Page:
When Amazon entered the tablet market with the original Kindle Fire its most revolutionary feature was its price.It only costs $199, which was significantly less than rivals at the time. Last week Amazon released a new version of the Kindle Fire and once again much of talk about about tablet centered on how Amazon was able to get its prices so low.
CEO Jeff Bezos says it’s because, “We want to make money when people use our devices, not when they buy our devices.” In other words, all the shopping you do on Amazon with a Kindle Fire subsidizes the price of the hardware.
Another way to look at it is that Amazon makes its hardware so cheap because once you buy the device Amazon is constantly trying to sell you more stuff.
It has advertisements on the lock screen, which sounds like a chintzy, annoying thing to deal with. And the Amazon operating system is constantly suggesting you download or buy other stuff. (See this post from Steve Kovach.)
We’re waiting to read the full reviews of the Kindle Fire HD before passing judgment, but these features sound really annoying.
But what’s really incredible about the ads in particular is that if a user wants to get rid of them, he or she has to pay $15. That means if someone really want a 7-inch Kindle HD without annoying ads on the screen it will cost $214 all-in.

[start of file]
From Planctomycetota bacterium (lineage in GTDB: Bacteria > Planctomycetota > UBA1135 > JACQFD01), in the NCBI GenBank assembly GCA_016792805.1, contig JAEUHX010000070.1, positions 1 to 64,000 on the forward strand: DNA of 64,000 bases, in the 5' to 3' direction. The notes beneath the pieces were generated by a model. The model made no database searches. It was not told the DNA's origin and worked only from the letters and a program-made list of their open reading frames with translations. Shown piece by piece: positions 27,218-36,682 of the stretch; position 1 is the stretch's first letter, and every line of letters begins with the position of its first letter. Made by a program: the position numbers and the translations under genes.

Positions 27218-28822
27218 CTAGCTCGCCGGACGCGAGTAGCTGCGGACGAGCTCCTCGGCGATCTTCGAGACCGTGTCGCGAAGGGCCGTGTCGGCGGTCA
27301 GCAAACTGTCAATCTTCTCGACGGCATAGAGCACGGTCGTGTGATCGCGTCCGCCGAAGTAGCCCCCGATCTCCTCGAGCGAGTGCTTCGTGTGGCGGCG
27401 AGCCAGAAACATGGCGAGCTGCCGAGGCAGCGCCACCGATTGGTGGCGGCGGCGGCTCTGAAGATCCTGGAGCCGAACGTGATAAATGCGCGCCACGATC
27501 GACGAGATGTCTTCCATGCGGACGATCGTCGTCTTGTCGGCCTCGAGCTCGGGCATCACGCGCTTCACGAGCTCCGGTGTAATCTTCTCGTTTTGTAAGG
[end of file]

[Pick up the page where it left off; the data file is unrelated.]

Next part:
Suddenly Amazon’s cheap tablet isn’t all that cheap.
Remember, Google released the Nexus 7, a critically acclaimed 7-inch tablet for $199. Google, the number one online ad company in the world doesn’t even have the gall to stick ads on the front screen. It’s not constantly trying to upsell you like Amazon.
And, more importantly, Google makes the software that underpins Amazon’s tablet.
Amazon’s Kindle tablet runs on software that’s built on top of Android, which is Google’s software. Because of that, it means Kindle users are never going to have the latest, greatest version of Android. They’re also going to be missing out on Google services like Google Maps, built-in Google calender, etc.
Amazon has its own versions of those apps, and it’s got its own software that’s supposed to improve Android. But last year those apps and that software was inferior to Google’s Android software. Which makes sense since Google has been doing this for five years. Amazon has been doing it for one year.
Anyway, our point is that the Kindle Fire costs more than Google’s tablet and runs on software based on an out-dated version of Android software.
While $199 for a tablet once sounded like a great deal, with Google’s $199 Nexus 7 in the market, it’s not quite the revolution it was a year ago.
UPDATE: We should note that Google’s $199 tablet only has 8 gigabytes of storage, while Amazon’s $214 tablet has 16 gigabytes of storage. Therefore you could argue that Amazon’s tablet is a better deal.
Don’t Miss: Do Not Pre-Order The Kindle Fire HD
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